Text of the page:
Use your voice to talk in a high pitch then a low pitch. Try tapping on different objects. Make some instruments at home. Stomp your feet. Make animal noises. Kids are naturally good at making noise, so embrace it! (Learn fun ways to explore sound—> Simple Sound STEM Activities)
Talk about how things taste at meal times. Are foods bitter or sweet? Salty or savory? Does your child like foods that are crunchy or soft? If mealtimes are a bit tense (or just busy) organize a tasting game. You can be super simple just by having your child taste sugar and then salt and talk about the differences.
Head to the kitchen for this one. Grab some spices and start smelling. (Teach your child to waft scents towards them as opposed to taking a deep sniff over top of something. That isn’t safe.) How do the smells make them feel? What does it make them think of?
Kids are good at this one. Touch stuff. You can pull out different fabrics from your closet to try. Compare extreme textures like a soft blanket and sandpaper. Squeeze things to see if they are hard or soft. Play with water when you wash your hands and see how the soap makes your hands feel slippery. Let your kids just feel their world. (Here are some fun touch activities to try—> Simple Sensory STEM Activities)
Balance and Body Awareness
Have your child stand on one foot. Then the other. Try walking on a balance beam. (If you don’t have anything that will work for this try putting painters tape on the floor to make a line or use chalk outside.) Spin in circles. Try walking backward. Just encourage your child to be aware of their surroundings. (Challenge body awareness and balance with these fun games—> Body Perception Activities for Kids)
Ask Questions and Let Your Children Lead
Anything can be a sensory activity if you bring your child’s attention to what they are experiencing. Ask some questions about what your child sees, hears, or feels. Really listen to their answer. You might be surprised at how they can teach you a new way to experience the world. Then let your children be the guide. Let them explore their world and use those senses. They are learning so much just by being present and sensing.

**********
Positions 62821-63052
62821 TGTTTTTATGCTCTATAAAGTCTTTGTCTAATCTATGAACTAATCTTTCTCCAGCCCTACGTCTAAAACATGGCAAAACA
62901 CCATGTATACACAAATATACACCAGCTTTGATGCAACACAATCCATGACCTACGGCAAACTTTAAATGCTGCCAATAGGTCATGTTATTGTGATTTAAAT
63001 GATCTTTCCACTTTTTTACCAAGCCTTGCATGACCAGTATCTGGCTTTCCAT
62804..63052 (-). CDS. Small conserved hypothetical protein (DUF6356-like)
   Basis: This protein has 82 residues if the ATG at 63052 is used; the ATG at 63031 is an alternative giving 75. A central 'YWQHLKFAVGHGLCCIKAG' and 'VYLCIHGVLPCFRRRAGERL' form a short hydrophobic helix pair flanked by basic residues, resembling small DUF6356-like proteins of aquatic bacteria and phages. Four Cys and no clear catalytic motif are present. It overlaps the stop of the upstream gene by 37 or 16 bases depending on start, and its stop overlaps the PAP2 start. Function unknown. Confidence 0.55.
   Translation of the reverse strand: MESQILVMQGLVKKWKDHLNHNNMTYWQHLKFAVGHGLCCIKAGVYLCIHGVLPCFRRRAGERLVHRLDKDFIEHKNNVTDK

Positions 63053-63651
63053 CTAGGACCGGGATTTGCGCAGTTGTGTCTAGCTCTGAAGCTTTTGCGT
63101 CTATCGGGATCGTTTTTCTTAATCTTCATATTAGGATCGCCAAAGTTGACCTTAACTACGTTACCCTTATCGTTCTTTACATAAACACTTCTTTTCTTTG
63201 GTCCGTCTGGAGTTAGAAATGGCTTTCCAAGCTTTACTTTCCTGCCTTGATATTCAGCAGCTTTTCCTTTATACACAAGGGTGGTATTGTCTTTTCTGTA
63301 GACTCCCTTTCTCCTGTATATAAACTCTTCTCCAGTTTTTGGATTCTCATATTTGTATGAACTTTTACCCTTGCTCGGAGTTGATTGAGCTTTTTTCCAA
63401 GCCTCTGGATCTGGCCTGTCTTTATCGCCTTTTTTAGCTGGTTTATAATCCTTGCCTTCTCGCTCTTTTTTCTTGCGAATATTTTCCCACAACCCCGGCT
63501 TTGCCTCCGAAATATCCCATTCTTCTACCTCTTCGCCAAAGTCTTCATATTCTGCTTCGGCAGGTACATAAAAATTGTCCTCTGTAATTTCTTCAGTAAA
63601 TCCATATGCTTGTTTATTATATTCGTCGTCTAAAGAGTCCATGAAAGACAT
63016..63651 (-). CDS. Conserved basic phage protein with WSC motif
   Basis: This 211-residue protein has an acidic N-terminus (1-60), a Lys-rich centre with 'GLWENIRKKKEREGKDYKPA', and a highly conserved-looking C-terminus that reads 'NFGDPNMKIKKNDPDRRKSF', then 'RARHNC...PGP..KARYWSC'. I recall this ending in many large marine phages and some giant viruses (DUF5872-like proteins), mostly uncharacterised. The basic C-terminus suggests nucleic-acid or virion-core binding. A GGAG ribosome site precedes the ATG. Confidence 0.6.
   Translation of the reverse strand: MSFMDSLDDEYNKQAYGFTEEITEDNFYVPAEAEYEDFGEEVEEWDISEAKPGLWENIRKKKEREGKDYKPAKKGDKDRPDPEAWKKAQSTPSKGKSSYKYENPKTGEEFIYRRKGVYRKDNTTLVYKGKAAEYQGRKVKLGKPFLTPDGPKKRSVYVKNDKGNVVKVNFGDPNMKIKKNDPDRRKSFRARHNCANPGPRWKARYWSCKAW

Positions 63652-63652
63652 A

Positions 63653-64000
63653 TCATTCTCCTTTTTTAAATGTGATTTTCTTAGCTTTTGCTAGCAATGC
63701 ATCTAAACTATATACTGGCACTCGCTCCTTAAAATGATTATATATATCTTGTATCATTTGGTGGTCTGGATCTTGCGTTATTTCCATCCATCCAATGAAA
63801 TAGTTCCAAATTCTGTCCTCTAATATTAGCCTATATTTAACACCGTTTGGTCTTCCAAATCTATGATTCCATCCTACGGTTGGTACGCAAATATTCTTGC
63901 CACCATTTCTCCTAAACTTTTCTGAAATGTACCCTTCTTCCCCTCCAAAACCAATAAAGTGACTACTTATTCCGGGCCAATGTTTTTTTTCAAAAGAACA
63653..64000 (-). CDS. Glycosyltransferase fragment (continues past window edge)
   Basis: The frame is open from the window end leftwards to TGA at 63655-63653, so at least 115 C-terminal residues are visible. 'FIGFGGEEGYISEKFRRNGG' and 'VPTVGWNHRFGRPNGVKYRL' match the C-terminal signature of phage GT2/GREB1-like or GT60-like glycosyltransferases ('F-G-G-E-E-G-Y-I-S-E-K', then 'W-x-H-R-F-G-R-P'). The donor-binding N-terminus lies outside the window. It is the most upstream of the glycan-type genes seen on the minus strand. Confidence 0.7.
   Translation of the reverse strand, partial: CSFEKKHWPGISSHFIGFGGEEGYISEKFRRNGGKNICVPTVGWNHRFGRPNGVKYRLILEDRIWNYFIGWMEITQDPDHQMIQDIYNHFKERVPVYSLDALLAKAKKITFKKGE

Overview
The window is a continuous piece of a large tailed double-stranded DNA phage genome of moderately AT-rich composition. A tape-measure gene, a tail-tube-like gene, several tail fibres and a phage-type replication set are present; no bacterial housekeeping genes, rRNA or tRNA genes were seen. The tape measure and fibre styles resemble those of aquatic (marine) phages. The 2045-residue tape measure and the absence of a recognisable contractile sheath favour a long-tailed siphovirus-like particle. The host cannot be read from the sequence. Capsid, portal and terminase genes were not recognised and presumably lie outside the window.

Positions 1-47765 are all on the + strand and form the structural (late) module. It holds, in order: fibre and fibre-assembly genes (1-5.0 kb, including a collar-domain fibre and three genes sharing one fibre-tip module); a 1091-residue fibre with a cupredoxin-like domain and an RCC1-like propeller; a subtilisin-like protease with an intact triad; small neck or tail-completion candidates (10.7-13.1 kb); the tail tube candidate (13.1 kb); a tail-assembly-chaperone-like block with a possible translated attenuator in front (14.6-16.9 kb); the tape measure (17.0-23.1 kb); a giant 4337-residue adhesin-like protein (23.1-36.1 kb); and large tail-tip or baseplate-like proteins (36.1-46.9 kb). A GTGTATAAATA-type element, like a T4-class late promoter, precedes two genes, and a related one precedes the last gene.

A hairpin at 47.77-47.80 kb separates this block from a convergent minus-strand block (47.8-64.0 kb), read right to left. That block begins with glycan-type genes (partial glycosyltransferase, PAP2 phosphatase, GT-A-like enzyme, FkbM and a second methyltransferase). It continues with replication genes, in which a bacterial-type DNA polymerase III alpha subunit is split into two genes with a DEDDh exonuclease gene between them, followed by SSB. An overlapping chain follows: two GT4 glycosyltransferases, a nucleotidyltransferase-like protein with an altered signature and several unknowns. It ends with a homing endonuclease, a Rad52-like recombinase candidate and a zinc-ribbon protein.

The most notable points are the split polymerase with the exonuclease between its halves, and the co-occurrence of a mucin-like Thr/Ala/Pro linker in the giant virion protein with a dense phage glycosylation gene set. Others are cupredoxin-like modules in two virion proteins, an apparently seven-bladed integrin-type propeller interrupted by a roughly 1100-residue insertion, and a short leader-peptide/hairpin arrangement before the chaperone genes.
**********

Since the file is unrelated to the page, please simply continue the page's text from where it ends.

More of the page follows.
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Sensory experiences are how children learn. Sensory play is anything that engages the senses: sight, touch, taste, sound, smell, and proprioception. Engaging the senses encourages children to learn about the world and lays the foundation for the scientific method through observation and exploration.
Sensory activities are anything that encourages children to play and learn while utilizing their senses. They can touch a sensory bin, smell flowers, taste spices, see colors, and listen to music for example. Sensory activities also include encouraging your child to work on understanding how their bodies move and balance in space. This includes things like jumping, standing on one foot, and walking on a balance beam. All these can be done by simply playing at the playground.
Sensory play is for all ages! Babies can enjoy simple sensory play, toddlers and preschoolers thrive on it, and older children can benefit from it as well. As children get older, you can utilize sensory activities as a way to destress or improve focus.
Even adults can benefit from sensory activities as they can help them to destress and work on mindfulness.
Sensory activities can be as simple or involved as you like. You can create sensory bins by putting simple materials like sand or uncooked pasta or rice into a container. Your children can feel it, practice scooping and pouring, and engage in imaginative play. Or you can keep it simple by just taking a walk and asking what sounds your child hears.
Asking questions and drawing attention to the senses can turn any activity into sensory play. Encourage your children to smell while you are cooking a meal. Have them listen to leaves crunching while they walk. Try finger painting and see how the paint feels on their hands. All of these things encourage learning through the senses.
While not every sensory activity needs to be messy, it is important to let your children engage in messy play from time to time. Messy play lets kids really use their whole bodies to experience the activity. Being free to make a mess means they don’t have to hold back. Messy play boosts language development, fine and gross motor skills, and provides valuable tactile experiences.
Having the freedom to get messy also reminds kids that they don’t have to be perfect or do everything right. They can make mistakes, try again, and just be themselves.